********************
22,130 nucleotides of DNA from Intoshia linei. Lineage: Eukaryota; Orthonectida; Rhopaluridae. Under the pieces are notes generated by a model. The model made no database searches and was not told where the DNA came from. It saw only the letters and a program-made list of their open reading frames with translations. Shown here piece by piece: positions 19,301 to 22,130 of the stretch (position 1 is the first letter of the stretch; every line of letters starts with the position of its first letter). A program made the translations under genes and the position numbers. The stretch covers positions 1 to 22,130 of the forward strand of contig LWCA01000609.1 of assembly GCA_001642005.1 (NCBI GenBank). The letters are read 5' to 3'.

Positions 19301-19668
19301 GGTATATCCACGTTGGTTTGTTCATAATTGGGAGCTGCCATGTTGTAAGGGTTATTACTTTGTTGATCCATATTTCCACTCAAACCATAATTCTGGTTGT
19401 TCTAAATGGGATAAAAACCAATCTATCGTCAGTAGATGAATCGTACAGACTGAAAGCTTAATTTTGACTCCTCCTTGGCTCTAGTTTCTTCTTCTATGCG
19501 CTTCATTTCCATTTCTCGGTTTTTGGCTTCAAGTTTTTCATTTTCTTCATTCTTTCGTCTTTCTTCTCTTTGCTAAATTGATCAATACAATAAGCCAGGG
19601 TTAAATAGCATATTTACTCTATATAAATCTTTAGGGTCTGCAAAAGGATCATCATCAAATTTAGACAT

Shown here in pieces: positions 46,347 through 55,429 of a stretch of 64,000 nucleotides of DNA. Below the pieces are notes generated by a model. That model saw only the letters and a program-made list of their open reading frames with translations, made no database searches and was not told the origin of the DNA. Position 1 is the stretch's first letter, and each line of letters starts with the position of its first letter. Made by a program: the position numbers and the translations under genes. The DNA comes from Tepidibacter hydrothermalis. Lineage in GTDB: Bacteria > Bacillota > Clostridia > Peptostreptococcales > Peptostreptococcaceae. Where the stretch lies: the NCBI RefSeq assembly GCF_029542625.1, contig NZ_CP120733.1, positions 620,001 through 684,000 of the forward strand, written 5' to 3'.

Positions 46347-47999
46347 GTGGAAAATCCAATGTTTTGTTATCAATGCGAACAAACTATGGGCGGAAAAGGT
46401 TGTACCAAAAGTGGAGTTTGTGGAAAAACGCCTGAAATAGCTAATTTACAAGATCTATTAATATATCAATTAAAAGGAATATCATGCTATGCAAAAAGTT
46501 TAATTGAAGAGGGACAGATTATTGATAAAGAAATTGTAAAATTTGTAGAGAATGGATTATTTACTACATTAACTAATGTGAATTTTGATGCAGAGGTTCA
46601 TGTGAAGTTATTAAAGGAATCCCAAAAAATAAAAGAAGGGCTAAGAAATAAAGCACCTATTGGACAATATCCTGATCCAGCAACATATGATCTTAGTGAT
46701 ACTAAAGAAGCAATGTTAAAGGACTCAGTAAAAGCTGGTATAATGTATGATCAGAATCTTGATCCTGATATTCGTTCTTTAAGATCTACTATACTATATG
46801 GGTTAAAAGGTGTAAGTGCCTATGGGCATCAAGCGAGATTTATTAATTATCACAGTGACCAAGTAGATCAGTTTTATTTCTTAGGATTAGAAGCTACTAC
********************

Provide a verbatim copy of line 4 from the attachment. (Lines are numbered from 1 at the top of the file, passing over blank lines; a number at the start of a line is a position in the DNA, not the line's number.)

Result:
19401 TCTAAATGGGATAAAAACCAATCTATCGTCAGTAGATGAATCGTACAGACTGAAAGCTTAATTTTGACTCCTCCTTGGCTCTAGTTTCTTCTTCTATGCG